Ch.1 - Intro to General ChemistryWorksheetSee all chapters
All Chapters
Ch.1 - Intro to General Chemistry
Ch.2 - Atoms & Elements
Ch.3 - Chemical Reactions
BONUS: Lab Techniques and Procedures
BONUS: Mathematical Operations and Functions
Ch.4 - Chemical Quantities & Aqueous Reactions
Ch.5 - Gases
Ch.6 - Thermochemistry
Ch.7 - Quantum Mechanics
Ch.8 - Periodic Properties of the Elements
Ch.9 - Bonding & Molecular Structure
Ch.10 - Molecular Shapes & Valence Bond Theory
Ch.11 - Liquids, Solids & Intermolecular Forces
Ch.12 - Solutions
Ch.13 - Chemical Kinetics
Ch.14 - Chemical Equilibrium
Ch.15 - Acid and Base Equilibrium
Ch.16 - Aqueous Equilibrium
Ch. 17 - Chemical Thermodynamics
Ch.18 - Electrochemistry
Ch.19 - Nuclear Chemistry
Ch.20 - Organic Chemistry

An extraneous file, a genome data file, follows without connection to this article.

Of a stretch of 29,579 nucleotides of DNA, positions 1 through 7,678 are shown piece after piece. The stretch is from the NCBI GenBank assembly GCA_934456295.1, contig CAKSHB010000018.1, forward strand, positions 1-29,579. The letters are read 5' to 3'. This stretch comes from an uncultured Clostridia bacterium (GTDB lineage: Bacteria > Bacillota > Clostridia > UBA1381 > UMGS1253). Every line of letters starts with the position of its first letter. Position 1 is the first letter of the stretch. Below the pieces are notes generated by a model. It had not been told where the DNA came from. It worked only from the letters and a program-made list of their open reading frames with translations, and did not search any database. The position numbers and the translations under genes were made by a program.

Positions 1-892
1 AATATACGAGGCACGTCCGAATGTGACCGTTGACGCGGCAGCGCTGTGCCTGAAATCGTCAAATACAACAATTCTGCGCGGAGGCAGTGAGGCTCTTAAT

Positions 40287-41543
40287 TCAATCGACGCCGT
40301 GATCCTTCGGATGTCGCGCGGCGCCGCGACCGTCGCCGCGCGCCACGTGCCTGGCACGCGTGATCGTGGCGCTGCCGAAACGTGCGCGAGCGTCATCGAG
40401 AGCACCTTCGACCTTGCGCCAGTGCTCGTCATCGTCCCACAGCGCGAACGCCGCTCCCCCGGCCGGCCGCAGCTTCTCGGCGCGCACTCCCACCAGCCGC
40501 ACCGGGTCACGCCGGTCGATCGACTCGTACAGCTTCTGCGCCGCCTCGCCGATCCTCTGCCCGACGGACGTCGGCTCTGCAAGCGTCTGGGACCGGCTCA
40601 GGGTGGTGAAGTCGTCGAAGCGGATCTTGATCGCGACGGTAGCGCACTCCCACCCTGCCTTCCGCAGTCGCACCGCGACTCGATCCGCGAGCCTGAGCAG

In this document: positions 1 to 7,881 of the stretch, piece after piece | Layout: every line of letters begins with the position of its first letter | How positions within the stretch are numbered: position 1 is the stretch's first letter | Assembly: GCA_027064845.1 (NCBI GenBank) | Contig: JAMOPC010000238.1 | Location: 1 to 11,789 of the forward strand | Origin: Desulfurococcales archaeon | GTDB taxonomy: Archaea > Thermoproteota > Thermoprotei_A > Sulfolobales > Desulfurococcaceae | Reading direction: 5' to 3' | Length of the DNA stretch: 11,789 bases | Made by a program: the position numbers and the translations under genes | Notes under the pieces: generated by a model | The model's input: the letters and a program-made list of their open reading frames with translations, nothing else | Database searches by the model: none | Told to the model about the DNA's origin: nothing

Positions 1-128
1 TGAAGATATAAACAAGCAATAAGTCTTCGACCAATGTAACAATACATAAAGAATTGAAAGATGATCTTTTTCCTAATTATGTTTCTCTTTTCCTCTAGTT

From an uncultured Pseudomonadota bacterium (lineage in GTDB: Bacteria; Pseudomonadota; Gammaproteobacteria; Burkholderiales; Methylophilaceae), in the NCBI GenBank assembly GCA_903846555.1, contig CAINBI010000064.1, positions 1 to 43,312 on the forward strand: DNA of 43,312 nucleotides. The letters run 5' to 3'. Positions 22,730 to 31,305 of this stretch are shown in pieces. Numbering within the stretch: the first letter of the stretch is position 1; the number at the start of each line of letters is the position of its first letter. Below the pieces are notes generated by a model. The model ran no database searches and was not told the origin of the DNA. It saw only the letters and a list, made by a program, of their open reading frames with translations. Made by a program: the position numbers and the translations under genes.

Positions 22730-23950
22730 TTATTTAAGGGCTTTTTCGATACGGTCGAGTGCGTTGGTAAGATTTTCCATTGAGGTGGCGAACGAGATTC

Ch.22 - Chemistry of the Nonmetals
Ch.23 - Transition Metals and Coordination Compounds

Solution: Is the use of significant figures in each of the following statements appropriate?On July 1, 2005, the population of Cook County, Illinois, was 5,303,683.

Solution: Is the use of significant figures in each of the following statements appropriate?On July 1, 2005, the population of Cook County, Illinois, was 5,303,683.

Problem

Is the use of significant figures in each of the following statements appropriate?

On July 1, 2005, the population of Cook County, Illinois, was 5,303,683.

Solution

We’re being asked to determine if the use of significant figures in the following statement appropriate.


Recall that the significant figures in a measured quantity include one estimated digit, the last digit of the measurement. The significant figures indicate the extent of the uncertainty of the measurement


Certain rules must be followed so that a calculation involving measured quantities is reported with the appropriate number of significant figures.


Given: On July 1, 2005, the population of Cook County, Illinois, was 5,303,683.

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